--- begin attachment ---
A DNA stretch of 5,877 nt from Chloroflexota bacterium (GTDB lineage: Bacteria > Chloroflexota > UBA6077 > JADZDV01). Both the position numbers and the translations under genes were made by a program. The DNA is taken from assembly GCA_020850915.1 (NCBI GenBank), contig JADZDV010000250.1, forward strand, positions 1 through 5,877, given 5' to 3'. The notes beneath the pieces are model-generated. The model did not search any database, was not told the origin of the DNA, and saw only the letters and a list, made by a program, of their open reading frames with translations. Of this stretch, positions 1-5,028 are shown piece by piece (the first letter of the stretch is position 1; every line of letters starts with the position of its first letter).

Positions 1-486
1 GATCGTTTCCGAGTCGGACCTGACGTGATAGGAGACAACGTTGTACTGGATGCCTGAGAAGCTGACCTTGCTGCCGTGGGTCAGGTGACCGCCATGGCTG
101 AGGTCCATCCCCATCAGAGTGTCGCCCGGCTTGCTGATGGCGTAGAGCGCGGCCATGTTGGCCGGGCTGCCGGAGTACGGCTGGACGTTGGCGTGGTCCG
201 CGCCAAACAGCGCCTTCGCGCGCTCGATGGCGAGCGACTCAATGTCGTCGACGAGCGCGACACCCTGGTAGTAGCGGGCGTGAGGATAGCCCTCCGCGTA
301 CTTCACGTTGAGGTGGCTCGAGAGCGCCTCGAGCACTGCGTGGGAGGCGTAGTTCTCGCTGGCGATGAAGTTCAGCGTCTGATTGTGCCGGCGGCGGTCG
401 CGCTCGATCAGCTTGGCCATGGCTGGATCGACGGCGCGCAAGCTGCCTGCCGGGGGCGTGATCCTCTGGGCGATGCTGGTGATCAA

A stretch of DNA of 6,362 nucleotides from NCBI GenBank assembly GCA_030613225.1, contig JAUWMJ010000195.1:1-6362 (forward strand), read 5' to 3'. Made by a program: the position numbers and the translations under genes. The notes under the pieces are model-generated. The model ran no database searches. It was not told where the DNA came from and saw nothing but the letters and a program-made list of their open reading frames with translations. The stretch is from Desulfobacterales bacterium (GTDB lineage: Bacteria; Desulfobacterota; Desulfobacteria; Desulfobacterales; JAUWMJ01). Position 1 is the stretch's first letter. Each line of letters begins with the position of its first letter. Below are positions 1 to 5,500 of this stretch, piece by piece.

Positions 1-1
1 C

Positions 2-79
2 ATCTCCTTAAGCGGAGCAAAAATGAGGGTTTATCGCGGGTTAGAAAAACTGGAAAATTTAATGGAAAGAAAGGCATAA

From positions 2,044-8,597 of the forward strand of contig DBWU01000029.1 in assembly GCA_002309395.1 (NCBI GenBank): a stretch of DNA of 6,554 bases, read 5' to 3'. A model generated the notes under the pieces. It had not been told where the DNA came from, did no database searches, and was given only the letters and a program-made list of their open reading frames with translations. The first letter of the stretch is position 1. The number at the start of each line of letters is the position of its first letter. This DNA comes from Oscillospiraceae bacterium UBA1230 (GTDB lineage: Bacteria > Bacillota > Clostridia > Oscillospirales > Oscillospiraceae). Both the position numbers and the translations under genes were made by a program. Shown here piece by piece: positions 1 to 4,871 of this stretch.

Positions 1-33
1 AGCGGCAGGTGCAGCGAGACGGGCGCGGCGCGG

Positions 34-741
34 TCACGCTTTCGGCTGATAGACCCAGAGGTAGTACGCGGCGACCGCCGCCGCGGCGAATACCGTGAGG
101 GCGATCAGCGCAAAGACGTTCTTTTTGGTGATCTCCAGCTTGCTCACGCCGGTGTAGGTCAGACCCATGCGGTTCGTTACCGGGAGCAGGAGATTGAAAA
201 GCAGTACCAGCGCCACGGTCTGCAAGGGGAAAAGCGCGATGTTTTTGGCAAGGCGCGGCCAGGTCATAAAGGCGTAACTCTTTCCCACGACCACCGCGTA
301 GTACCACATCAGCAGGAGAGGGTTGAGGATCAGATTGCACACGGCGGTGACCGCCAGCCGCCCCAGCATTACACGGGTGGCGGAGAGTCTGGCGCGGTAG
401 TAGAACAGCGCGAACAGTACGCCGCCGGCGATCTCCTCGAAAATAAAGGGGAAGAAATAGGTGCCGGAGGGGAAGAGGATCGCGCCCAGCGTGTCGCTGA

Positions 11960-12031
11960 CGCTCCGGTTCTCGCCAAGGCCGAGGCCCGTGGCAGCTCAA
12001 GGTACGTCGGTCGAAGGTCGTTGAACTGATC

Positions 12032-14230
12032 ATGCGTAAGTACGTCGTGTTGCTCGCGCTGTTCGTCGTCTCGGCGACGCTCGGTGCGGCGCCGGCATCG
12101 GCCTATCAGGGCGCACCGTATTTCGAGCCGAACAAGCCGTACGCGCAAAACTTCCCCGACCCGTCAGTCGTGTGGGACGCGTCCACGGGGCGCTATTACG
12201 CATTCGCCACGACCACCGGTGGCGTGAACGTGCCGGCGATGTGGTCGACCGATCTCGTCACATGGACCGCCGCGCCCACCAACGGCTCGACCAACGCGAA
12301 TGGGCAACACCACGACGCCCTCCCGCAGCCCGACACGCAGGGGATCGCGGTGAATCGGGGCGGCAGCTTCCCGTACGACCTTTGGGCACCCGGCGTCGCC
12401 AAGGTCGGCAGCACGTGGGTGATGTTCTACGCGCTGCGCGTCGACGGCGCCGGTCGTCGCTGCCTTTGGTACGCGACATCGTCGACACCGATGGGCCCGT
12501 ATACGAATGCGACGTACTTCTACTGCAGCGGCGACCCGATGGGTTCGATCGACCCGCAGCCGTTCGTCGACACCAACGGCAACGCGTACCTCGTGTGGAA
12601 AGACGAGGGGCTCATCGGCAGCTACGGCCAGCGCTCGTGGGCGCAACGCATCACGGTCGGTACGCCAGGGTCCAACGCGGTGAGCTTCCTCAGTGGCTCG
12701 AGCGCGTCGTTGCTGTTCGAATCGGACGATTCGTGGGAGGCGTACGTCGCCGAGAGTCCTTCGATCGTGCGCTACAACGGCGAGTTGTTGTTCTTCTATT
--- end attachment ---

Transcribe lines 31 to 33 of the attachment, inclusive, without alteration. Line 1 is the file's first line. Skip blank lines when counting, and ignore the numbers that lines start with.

12501 ATACGAATGCGACGTACTTCTACTGCAGCGGCGACCCGATGGGTTCGATCGACCCGCAGCCGTTCGTCGACACCAACGGCAACGCGTACCTCGTGTGGAA
12601 AGACGAGGGGCTCATCGGCAGCTACGGCCAGCGCTCGTGGGCGCAACGCATCACGGTCGGTACGCCAGGGTCCAACGCGGTGAGCTTCCTCAGTGGCTCG
12701 AGCGCGTCGTTGCTGTTCGAATCGGACGATTCGTGGGAGGCGTACGTCGCCGAGAGTCCTTCGATCGTGCGCTACAACGGCGAGTTGTTGTTCTTCTATT